Overview

Distribution

Range Description

This species occurs throughout the Indo-West Pacific, extending east as far as Japan, the Solomon Islands and New Caledonia (Röckel et al. 1995). The EOO, AOO and number of locations exceed the thresholds for criteria B1 and B2.
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Physical Description

Type Information

Paratype for Conus zulu Petuch, 1979
Catalog Number: USNM 806417
Collection: Smithsonian Institution, National Museum of Natural History, Department of Invertebrate Zoology
Preparation: Dry
Year Collected: 1977
Locality: Tugela River, Off Mouth Of River, Natal, South Africa, South Atlantic Ocean
Depth (m): 25 to 25
  • Paratype:
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Ecology

Habitat

Habitat and Ecology

Habitat and Ecology
This species is found in intertidal waters to depths of 50 m mainly occurring in sheltered bays and on reefs, in sand and muddy sand, often with seagrass and algae. Adults can grow up to 177 mm in length, although they will generally be smaller than this (Röckel et al. 1995).

Systems
  • Marine
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Conservation

Conservation Status

IUCN Red List Assessment


Red List Category
LC
Least Concern

Red List Criteria

Version
3.1

Year Assessed
2013

Assessor/s
Kohn, A.

Reviewer/s
Peters, H. & Poppe, G.

Contributor/s

Justification
This species occurs throughout the Indo-West Pacific, extending east as far as Japan, the Solomon Islands and New Caledonia. This species is wide ranging, has no obvious threats and appears to be relatively common, so it has been assessed as Least Concern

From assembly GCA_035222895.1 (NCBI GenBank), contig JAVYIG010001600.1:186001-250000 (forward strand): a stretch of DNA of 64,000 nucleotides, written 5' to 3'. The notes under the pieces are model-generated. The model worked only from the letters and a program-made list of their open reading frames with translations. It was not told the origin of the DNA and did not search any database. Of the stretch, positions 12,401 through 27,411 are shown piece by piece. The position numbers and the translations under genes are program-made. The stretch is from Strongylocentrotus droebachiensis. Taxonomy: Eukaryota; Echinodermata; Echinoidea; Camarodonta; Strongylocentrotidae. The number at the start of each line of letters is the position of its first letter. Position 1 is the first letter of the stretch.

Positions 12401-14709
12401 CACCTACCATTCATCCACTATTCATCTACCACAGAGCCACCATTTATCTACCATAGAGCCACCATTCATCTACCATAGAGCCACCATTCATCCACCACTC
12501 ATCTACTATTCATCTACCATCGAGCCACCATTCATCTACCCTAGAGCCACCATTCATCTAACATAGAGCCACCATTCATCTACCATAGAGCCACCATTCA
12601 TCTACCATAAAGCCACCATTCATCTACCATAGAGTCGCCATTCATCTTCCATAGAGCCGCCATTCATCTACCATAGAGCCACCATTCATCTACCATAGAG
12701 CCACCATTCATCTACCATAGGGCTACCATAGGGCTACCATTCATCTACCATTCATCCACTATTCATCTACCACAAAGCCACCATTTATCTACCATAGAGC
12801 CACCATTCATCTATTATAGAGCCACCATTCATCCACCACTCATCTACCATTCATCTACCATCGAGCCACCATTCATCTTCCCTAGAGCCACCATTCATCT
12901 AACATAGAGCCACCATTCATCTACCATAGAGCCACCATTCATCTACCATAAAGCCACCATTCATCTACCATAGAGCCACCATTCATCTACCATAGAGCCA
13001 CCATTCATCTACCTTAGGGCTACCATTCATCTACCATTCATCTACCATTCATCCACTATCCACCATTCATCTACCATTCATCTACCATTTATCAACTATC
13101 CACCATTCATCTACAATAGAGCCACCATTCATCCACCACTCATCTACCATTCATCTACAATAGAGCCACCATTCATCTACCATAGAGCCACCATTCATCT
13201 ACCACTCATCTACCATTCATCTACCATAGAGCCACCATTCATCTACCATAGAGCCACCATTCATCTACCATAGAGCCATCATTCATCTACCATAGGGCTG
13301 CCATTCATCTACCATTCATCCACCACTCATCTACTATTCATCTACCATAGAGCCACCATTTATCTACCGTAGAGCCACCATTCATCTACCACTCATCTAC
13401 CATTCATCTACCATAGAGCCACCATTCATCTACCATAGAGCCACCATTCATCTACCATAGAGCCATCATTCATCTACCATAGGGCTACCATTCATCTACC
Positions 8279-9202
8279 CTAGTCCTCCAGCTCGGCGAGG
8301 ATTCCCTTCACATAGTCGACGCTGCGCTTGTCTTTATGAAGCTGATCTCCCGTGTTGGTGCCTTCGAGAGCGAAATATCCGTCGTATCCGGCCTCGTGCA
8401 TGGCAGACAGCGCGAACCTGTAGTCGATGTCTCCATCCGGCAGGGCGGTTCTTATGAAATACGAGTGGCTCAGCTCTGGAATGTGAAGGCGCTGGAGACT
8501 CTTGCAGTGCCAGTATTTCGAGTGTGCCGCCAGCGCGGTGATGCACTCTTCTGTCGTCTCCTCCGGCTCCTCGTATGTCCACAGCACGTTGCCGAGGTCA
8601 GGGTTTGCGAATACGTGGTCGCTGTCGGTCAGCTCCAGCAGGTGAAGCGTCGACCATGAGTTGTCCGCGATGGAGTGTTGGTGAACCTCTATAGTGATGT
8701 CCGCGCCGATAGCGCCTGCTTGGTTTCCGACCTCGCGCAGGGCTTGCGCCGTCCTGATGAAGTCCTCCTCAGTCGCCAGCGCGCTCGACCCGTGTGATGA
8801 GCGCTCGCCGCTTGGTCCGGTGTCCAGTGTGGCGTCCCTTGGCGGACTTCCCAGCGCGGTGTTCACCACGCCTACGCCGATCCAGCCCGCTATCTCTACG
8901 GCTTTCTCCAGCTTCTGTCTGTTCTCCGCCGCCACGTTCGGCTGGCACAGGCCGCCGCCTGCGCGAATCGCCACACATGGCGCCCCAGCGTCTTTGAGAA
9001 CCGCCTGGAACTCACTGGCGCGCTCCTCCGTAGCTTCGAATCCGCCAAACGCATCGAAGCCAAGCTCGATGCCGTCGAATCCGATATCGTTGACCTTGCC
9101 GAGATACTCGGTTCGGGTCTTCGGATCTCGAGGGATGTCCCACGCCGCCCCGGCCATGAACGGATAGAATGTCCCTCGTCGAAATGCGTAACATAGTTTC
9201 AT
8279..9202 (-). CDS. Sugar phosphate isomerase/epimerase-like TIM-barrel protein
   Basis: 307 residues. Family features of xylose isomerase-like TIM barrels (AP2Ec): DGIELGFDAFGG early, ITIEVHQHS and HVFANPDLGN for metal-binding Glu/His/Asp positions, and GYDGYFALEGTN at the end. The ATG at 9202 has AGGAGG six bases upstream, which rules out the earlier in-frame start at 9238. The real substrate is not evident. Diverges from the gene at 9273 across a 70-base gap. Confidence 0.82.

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Population

Population
This species is common throughout its range.

Population Trend
Unknown
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Threats

Major Threats
There are no known major threats to this species.
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Management

Conservation Actions

Conservation Actions
There are no known conservation measures currently in place for this species. It probably occurs in marine protected areas within its range.
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Wikipedia

Conus betulinus

Conus betulinus is a species of sea snail, a marine gastropod mollusk in the family Conidae, the cone snails and their allies.[1]

These snails are predatory and venomous. They are capable of "stinging" humans.

Contents

Description

Distribution

References

  1. ^ a b c d e f g h i j Conus betulinus Linnaeus, 1758.  Retrieved through: World Register of Marine Species on 27 March 2010.
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